Cecelia Long’s role in 1960s school integration

on September 6 | in Alumnae Connections | by

Cecelia Long '70

Cecelia Long ’70 (far left) on the day in 1960 when she and another African American student integrated a middle school in Roanoke. Photo credit: The Roanoke Times, file photo, 1960.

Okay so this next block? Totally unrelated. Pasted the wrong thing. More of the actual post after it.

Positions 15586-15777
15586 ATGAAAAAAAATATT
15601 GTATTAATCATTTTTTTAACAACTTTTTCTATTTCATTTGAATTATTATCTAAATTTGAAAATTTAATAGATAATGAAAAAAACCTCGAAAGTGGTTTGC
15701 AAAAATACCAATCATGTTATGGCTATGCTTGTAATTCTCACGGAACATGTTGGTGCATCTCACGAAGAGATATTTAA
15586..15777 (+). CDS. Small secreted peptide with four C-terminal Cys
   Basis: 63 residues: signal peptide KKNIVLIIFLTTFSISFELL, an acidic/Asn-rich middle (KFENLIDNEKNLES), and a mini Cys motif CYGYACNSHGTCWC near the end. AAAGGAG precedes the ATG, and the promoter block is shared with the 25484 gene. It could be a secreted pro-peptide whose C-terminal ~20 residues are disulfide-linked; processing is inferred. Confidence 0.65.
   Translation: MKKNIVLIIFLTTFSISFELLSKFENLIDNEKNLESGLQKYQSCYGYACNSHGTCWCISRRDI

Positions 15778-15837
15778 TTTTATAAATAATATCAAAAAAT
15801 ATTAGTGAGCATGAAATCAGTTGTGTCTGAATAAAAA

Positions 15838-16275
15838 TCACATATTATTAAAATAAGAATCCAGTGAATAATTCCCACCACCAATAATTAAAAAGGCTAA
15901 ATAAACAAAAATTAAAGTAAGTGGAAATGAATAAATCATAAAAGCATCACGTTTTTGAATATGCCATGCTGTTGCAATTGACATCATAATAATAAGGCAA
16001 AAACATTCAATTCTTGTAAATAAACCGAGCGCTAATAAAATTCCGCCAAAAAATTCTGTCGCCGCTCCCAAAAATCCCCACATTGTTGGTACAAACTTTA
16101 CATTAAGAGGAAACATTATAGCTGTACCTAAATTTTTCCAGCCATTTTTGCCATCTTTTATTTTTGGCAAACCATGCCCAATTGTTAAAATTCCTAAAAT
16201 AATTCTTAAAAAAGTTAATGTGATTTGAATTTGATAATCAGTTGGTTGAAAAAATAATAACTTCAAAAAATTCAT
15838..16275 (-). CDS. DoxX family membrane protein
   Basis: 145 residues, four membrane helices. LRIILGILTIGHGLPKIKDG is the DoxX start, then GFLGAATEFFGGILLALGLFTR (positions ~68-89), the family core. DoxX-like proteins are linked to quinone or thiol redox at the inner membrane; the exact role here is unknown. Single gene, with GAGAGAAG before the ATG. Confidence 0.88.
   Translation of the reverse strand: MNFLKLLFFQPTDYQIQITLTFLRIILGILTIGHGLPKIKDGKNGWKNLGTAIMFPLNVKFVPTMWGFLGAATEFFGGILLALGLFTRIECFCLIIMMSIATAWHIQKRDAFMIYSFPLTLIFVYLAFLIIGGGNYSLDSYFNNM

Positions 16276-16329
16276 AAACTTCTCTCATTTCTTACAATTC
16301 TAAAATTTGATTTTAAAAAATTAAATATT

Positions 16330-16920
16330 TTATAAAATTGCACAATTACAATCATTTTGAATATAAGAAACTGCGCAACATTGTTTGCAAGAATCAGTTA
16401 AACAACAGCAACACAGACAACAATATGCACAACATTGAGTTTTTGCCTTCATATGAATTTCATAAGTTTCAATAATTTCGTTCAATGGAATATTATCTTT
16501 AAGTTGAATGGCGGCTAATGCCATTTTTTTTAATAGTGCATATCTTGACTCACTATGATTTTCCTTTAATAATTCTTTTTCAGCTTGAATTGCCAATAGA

Cecelia Long ’70 was one of two black students who integrated a Roanoke middle school in September 1960. She talked about her experience in a Roanoke Times story (5/29/11) chronicling the history of the integration of the city’s white schools: “I tried to look like everyone else,” she said. “But of course, I couldn’t, because I was different.” Long remembers the insults hurled at her the first several months of the school year, but she did her best to ignore them and to avoid responding, just as the NAACP recommended. “I was there to study, not to make friends,” she said. Long was also the first African American student to graduate from Hollins. She lives in Dayton, Ohio, where she is the director of Mercy Manor, a transitional housing program for women.

 

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